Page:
- 4 . The Wedding Quilt – Episode 04
- 5 . The Wedding Quilt – Episode 05
- 6 . The Wedding Quilt – Episode 06
- 7 . The Wedding Quilt – Episode 07
- 8 . The Wedding Quilt – Episode 08
- 9 . The Wedding Quilt – Episode 09
- 10 . The Wedding Quilt – Episode 10
When Fred had gone on his way, whistling merrily, Matt leaned forward with his head in his hands. Progress, indeed, but what did it mean for his business out here at the junction of four country roads?
Not all of his customers lived within walking distance. Many had to drive miles to the store to do their shopping. It would be a great temptation to head for the station instead.
They could leave their horses in the drive sheds there and the train would whisk them into the town.
Bridge Street contained a good many shops, including three general stores, a pharmacy and a milliner’s.
There was also the office of the local newspaper, the “Ararat Advertiser”, and the Cosy Café, where people could enjoy a meal before the return journey.
There was everything one could wish for, all laid out within a few hundred yards.
A nine days’ wonder? It was more likely people would enjoy the outing so much it would become a weekly habit. What would happen to the Burkes then?
Matt knew there was such fierce competition among the proprietors of the three general stores in the town that they had taken to promoting what they called loss leaders.
By paying a few cents to the “Advertiser” they could announce the sale of some essential item at a low price, on which they couldn’t hope to make a profit.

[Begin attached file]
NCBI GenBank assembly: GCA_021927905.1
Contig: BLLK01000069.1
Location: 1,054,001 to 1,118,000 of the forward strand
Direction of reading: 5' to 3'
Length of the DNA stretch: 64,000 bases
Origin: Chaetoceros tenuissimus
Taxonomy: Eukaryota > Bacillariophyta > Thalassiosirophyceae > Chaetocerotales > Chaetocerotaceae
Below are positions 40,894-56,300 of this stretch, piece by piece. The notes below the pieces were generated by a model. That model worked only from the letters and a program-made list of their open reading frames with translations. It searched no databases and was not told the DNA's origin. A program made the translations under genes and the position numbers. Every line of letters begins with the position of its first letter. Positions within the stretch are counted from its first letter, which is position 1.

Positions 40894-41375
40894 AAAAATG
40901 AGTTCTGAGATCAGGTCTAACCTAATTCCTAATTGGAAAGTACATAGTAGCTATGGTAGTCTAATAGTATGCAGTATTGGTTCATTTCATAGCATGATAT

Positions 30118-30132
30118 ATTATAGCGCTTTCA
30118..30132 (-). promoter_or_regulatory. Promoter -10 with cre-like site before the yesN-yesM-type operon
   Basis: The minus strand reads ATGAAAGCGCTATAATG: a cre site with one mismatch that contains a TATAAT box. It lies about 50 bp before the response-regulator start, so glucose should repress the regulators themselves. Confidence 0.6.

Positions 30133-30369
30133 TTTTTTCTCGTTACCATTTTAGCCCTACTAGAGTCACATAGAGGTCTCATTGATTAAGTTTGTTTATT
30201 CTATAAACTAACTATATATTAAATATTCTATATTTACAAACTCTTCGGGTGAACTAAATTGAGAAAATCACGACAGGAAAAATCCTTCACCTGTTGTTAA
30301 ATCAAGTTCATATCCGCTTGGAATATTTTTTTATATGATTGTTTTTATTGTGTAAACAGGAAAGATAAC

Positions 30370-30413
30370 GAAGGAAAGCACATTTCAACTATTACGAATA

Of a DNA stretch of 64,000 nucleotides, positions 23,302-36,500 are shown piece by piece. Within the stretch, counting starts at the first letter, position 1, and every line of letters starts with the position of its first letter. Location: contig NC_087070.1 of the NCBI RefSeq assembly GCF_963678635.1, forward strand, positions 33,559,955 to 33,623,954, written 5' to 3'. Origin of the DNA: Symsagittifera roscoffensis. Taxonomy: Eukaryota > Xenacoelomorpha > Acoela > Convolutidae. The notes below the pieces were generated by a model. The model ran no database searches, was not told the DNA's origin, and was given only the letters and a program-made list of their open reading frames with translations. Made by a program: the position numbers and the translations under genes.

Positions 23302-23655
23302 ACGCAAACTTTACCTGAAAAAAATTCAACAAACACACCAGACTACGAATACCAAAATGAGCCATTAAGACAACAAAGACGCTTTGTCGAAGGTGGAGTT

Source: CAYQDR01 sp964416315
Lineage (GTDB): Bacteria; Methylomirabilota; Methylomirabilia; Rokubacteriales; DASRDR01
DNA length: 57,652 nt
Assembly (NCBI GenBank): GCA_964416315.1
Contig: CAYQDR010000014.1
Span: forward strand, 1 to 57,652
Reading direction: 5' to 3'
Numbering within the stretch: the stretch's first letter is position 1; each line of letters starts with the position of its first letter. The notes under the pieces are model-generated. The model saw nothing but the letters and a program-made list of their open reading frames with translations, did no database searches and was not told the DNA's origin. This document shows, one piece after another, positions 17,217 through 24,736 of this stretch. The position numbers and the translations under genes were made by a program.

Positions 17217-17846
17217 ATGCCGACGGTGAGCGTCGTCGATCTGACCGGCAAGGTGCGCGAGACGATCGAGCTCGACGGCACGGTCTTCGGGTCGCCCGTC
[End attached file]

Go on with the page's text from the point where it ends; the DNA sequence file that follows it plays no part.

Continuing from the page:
Customers would flock to buy this bargain, which would be displayed at the back of the shop, the idea being that they would select additional goods on their way to the till. How could the Burkes compete?
* * * *
Mamie Burke was a happy woman. The sun was shining into her immaculate kitchen and she sang to herself as she worked.
This was the day when she meant to speak to her husband about her plan. Matt was slow to adapt to new ideas and she knew that she had to pick the right moment if she was to convince him it would work.
“No time like the present,” she told the cat, who was stretched out among the geraniums on the window-sill. The tabby blinked at her in apparent agreement.
Beasie would probably stay at the Carmody place for supper, and Drusilla would bring her home in Josh’s buggy later in the evening.
Customers rarely came into the store at that time of day, being mostly occupied with farm chores. So it would be just the two of them at the table, and she was preparing a meal fit for a king.
She would wait until Matt had eaten his fill, and then she would bring up the subject, beginning with a reminder that their silver wedding was approaching.
She had gathered her ammunition and was prepared to demonstrate what she had in mind.
Using fabrics she had on hand, she had made up a block of the double wedding ring quilt, on the theory that a picture is worth a thousand words.
Of course it wasn’t in the right colours, but that didn’t matter. The patch, combined with the magazine illustration, was enough to show Matt what she meant to do.
She had assembled a few books that were already in the house. If anything could convince Matt that her plan was sound, it would be the idea of more of John Buchan’s adventure stories coming his way.
Sadly, the best-laid schemes of mice and Mamie seemed destined to come to nothing.
“What’s the matter, dear? Is the stew not to your liking?” She frowned as Matt pushed the succulent venison around on his plate.
“It’s very nice, dear,” he told her, with his mouth drooping at the corners in a way that alarmed her. “I’m just not very hungry.”
“Do try to eat up, Matt. There’s apple dumplings to follow. Your favourite!”
He picked up his fork and put it down again.
“I don’t think I can manage any more, love. Perhaps I’ll save my dumpling for later.” He stood up, scratching the back of his neck. “I think I’ll just go for a little walk.”
“Would you like me to come with you?”
“I think I’d best be on my own for a bit.” He thrust his arms into his old wool jacket and left the room.
Puzzled, Mamie watched him go.